House Majority Leader Jim Wright (D-Tex.) said yesterday convicted Rep. Charles Diggs (D-Mich.) should not be expelled from the House if, after appeals, his conviction for taking salary kickbacks is upheld.

"I don't think he should be expelled from the House," Wright said. "Membership in the House is not ours to bestow. We can't give that to anybody. The constitutents are entitled to have the representatives of their own choice."

House Republicans recently announced they would ask the ethics committee to investigate grounds for expulsion and Democrats will consider a proposal concerning an expulsion vote at their next Democratic Caucus. The Congressional Black Caucus has announced it would oppose moves to expel Diggs and a bitter fight is expected, if the appeals process upholds Diggs' conviction.

At the same time, Wright predicted that Diggs would be denied the chairmanship of the African subcommittee on the International Relations Committee.

Wright also predicted that indicted Rep. Daniel J. Flood (D-Pa.), standing trial on bribery charges, would have a "difficult" time being reelected chairman of the Labor-HEW subcommittee of the Appropriations Committee.

Diggs must be nominated to the subcommittee post by the International Relations Committee. If he is renominated, it must be voted on by the Democratic Caucus because of a rules change adopted last month.

Flood's subcommittee chairmanship also is in the hands of the caucus, which clears appropriations subcommittee chairmanships.

Wright refused to say how he would vote in the caucus on the Diggs nomination, if it reaches the caucus. "That's not any of your business," Wright said, adding it was an internal matter of the House Pressed on whether such an issue was really an "internal matter" and whether as a leader he didn't have a responsibility to make his position known, Wright said, "I'm well within my rights as well as my responsibilities in keeping my vote secret."

Asked about a proposal that Diggs refrain from voting in committee and on the House floor until his appeals are exhausted, Wright said, "It's been their choice, their decision. I'll refrain from comment on that right now. I'm engaged in some conversations with some people on that."

There is a proposal by Rep. Peter Kostmayer (D-Pa.) scheduled for next week's caucus that a convicted member should abstain from voting until his appeals are exhausted or he has served his sentence or is cleared by the courts.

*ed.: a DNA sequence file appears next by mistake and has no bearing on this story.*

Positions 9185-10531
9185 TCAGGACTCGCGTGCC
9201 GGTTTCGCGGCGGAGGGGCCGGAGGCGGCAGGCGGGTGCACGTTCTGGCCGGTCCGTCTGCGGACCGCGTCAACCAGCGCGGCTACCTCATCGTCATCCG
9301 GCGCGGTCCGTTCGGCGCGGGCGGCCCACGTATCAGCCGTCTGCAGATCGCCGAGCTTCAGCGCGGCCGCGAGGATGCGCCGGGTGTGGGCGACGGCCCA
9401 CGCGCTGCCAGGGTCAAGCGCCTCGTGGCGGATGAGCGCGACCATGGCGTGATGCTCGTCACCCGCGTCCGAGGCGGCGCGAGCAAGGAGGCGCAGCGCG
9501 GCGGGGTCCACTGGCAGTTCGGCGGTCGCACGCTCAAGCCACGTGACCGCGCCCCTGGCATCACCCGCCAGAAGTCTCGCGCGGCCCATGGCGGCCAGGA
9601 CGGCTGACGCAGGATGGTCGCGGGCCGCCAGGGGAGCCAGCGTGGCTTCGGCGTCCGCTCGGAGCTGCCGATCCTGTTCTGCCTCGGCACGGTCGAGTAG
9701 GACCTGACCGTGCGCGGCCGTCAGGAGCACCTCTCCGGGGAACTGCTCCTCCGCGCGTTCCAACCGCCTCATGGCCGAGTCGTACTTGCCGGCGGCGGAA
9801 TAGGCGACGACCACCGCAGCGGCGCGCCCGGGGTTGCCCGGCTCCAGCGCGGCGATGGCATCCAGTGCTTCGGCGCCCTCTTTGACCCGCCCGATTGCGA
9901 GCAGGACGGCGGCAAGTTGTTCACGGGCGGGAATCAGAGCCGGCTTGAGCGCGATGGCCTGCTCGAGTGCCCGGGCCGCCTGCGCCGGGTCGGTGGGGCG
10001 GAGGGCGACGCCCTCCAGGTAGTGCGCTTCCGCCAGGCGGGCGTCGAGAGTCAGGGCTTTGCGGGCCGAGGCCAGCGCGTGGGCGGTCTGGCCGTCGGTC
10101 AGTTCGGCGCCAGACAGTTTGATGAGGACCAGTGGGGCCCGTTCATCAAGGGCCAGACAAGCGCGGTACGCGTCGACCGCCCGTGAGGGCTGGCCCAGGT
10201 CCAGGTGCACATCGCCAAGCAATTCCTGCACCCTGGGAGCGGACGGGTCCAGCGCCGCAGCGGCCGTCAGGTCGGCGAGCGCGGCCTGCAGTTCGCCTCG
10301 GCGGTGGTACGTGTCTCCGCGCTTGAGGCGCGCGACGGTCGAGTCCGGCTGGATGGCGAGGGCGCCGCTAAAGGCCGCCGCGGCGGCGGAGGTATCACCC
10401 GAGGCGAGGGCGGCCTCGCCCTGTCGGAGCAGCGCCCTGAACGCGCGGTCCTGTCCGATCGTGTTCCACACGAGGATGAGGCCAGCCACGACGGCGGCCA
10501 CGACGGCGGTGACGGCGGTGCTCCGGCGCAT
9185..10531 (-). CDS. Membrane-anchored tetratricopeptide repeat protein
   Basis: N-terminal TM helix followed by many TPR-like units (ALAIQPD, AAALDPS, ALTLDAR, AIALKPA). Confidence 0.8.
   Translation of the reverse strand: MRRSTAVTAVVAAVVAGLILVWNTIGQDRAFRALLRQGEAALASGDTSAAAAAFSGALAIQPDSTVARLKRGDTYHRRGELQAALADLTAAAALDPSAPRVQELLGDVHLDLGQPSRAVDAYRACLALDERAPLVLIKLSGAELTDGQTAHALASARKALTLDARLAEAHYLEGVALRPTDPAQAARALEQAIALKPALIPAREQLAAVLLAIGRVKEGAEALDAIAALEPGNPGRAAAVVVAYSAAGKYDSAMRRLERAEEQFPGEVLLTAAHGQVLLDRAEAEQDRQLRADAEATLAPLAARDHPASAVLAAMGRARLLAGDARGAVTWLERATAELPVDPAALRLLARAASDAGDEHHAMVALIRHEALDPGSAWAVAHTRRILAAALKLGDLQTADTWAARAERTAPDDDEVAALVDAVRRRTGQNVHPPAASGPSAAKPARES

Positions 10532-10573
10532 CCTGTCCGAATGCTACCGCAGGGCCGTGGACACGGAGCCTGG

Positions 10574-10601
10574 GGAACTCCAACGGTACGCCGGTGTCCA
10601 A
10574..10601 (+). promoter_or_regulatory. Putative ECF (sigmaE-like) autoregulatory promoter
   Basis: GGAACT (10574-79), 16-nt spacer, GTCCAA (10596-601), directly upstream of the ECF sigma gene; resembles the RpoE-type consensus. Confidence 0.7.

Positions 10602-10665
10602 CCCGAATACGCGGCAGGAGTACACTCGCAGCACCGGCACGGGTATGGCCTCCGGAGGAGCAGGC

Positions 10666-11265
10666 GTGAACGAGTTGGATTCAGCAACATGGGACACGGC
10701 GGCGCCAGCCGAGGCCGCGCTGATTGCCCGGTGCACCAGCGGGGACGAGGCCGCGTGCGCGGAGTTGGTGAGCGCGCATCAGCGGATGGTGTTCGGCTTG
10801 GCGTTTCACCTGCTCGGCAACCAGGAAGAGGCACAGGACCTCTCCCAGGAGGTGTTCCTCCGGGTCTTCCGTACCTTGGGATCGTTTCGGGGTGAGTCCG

Wright noted that committee chairmanships are a privilege bestowed by the Democratic Caucus on House members and that members could properly revoke that privilege. But he said membership in the House is different. He said that he opposed excluding the late Adam Clayton Powell from the House, and noted that the House did not expel two convicted members, Andrew J. Hinshaw (R-Calif.), convicted in 1976, and J. Parnell Thomas (D-n.j./), convicted in the late 1940s for misuse of his clerk-hire allowance and receiving kickbacks from his employes.

Wright noted that only three persons had ever been expelled from the House, all in 1861 for the treason of joining the Confederacy. "We should be very, very careful before we expel someone who is constitutionally qualified," he said.

Wright noted that former Maryland governor Marvin Mandel's conviction was overturned on appeal, and warned against rendering "judgment" on Diggs.

Diggs was convicted on 29 counts of taking salary kickbacks from his staff and mail fraud. He was sentenced to three years and is appealing. Diggs gave up the chairmanship of the District Committee but wants to keep the chairmanship of the African subcommittee.

He abstained from voting last session after his conviction. He was reelected since the conviction, and House rules allow a convicted member who has been reelected to resume his normal duties.